Duca said the point of the open house is, “to bring awareness of the community of our new organization.”

The response was gratifying, with folks arriving right up to the end.

“Actually, we were surprised with the turnout,” Duca said. “We knew support was out there, but did not know how much. Some folks came to check us out from as far away as Chicago.”

She said the volunteers that have been with her since the group’s inception in January are loyal, hard workers.

“They make it work,” she said. Duca herself has decided to concentrate on the pantry and quit her regular job. So it is an inspirational commitment from her family as well.

So successful is the concept, she said, that bordering communities outside of Porter County have approached her to start new chapters.

Her group will have enough work, it is evident, answering Porter County’s needs. But they are willing to help new groups with ideas for affiliate charters. Duca said they could direct others to proper training.

Duca also said they are developing plans to stage events at schools or for other groups. “Any time we can educate the children, it’s an important idea,” said Duca.

A nice compliment they received late in the day was a visit from Porter County Commissioner Nancy Adams, who just came to show her support.

“That made us feel great,” said Duca.

At the end, Sarge decided his performance day was over.

As the first signs of dusk streaked against a beautiful blue sky, he was fast asleep, on his back, the warming sunshine settling on his belly, the very picture of contentment.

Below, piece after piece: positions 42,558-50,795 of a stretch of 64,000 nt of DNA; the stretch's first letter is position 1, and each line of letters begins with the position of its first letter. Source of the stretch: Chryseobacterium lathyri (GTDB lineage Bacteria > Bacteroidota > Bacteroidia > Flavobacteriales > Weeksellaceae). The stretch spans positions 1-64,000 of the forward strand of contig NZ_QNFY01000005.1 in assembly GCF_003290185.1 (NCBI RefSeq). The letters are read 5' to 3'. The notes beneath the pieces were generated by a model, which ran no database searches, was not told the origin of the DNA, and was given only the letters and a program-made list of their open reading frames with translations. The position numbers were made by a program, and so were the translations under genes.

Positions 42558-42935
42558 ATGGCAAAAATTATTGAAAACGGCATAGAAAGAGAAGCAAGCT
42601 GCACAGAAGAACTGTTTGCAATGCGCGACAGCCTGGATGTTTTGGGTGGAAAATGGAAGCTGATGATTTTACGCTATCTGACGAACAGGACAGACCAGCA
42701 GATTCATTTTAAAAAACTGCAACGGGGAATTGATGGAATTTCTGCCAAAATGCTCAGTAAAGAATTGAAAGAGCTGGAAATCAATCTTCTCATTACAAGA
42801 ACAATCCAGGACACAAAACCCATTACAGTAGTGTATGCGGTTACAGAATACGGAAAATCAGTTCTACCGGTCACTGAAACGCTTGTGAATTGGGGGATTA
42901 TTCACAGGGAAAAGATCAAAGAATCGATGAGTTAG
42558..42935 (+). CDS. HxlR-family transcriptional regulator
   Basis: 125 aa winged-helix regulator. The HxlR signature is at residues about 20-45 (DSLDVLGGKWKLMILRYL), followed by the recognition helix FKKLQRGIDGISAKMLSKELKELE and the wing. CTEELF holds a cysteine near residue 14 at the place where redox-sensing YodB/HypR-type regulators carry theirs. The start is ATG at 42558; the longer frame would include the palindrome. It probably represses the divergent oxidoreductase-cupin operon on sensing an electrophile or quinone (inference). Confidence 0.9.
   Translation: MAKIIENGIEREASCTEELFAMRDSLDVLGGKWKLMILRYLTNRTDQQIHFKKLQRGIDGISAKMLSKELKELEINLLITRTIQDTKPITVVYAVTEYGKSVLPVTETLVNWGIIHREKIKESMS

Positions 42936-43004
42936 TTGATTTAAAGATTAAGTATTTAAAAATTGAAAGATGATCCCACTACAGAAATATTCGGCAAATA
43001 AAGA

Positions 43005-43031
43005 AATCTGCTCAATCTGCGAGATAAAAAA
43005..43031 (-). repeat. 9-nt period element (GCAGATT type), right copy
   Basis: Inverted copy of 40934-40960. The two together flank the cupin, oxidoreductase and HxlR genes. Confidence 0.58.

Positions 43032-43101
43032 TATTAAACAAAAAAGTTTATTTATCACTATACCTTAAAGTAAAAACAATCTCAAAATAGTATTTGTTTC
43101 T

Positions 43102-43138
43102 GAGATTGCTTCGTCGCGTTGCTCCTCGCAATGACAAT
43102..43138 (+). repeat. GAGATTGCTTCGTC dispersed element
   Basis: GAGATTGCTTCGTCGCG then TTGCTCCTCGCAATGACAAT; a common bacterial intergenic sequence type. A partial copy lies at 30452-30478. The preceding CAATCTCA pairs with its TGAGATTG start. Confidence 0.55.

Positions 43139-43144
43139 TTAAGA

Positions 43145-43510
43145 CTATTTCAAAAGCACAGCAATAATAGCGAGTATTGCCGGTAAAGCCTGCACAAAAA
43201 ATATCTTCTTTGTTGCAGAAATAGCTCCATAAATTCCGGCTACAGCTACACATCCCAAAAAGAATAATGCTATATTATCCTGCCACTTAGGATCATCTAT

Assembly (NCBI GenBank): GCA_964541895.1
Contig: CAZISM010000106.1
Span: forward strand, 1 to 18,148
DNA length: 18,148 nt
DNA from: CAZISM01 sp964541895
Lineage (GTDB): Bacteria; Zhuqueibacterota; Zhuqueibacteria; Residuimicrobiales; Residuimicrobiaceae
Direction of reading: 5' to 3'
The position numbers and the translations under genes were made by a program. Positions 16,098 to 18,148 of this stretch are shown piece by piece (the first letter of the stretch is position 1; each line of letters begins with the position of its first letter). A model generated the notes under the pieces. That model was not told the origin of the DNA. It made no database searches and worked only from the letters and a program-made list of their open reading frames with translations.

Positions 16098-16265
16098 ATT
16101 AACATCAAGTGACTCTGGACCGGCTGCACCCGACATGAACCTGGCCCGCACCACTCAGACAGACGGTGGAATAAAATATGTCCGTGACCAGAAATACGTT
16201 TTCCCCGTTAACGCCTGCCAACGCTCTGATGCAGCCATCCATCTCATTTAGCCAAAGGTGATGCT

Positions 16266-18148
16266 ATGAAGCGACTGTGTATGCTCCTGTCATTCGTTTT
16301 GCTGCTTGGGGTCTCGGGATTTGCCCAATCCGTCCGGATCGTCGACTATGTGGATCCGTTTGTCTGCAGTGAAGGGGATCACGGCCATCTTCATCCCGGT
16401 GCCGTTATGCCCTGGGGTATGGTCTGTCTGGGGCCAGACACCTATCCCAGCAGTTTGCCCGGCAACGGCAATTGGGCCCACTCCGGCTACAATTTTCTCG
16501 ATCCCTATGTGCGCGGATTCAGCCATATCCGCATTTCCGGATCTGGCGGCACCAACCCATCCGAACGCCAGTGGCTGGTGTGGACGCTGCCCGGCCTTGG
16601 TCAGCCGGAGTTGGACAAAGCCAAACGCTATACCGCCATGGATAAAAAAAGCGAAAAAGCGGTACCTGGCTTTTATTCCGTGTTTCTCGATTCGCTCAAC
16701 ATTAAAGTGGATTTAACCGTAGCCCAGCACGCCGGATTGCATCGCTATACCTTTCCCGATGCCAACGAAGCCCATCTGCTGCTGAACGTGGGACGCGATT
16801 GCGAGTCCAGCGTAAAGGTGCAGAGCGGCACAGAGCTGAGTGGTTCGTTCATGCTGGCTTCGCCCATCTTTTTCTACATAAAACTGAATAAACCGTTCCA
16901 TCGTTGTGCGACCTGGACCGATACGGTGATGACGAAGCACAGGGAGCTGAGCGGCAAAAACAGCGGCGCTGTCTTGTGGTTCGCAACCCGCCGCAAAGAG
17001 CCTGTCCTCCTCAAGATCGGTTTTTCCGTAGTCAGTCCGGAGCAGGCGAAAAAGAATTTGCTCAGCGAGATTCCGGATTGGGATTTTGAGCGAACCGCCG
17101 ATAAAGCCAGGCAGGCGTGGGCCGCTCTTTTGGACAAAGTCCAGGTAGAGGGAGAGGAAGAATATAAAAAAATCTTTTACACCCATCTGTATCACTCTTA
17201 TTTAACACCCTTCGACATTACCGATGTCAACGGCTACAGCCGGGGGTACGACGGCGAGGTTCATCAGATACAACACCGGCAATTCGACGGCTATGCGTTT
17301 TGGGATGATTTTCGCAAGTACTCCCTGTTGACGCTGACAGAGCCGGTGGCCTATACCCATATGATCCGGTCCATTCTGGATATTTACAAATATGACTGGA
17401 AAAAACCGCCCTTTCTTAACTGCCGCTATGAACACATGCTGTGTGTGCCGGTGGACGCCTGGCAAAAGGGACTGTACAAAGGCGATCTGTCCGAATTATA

There was more good news. A family adopted him and he has a forever home.

For more information on the animal food pantry, call 219-734-6936 or visit www.thekibblekitchen.com.

For more information on Smoochie Pooch, call 219-617-9880 or visit smoochie-pooch.com.

For more information Lakeshore Paws, call 219-476-PAWS (7297) or visit www.lakeshorepaws.org.

 

Pet Pantry food drive

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Best Buddies Pet Pantry is an all-volunteer 501c3 non-profit organization that also provides free donated pet food to Porter County residents in need. The pantry’s mission is to help reduce the number of pets given up to shelters due to lack of food and keep families and their pets together.

The pantry distributes pet food monthly at Duneland Community Center, 801 Broadway, Chesterton. All applicants must be 21 years old, a resident of Porter County, provide a valid Indiana driver’s license or state identification card and proof of their low-income status — Unemployment, Disability or Social Security.

There are almost 200 families registered; approximately 400 dogs and cats are eligible to receive pet food each month. Since the first public distribution in May, more than 5,000 pounds of pet food has been given to families in need. 

Pet items needed include dog and cat food, dog biscuits and dog and cat treats. 

Donations can be mailed to Best Buddies Pet Pantry, P.O. Box 695, Chesterton. For more information, e-mail bestbuddiespetpantry@yahoo.com. 

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About Mike Siroky

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All opinions, conclusions or recommendations expressed in the above excellent column are solely those of the author and do not necessarily reflect the views of The Chronicle. Mike Siroky is a writer and editor. He is a native of Northwest Indiana. He has worked in media from coast to coast. To contact Mike, email mikel@the chronicleNWI.com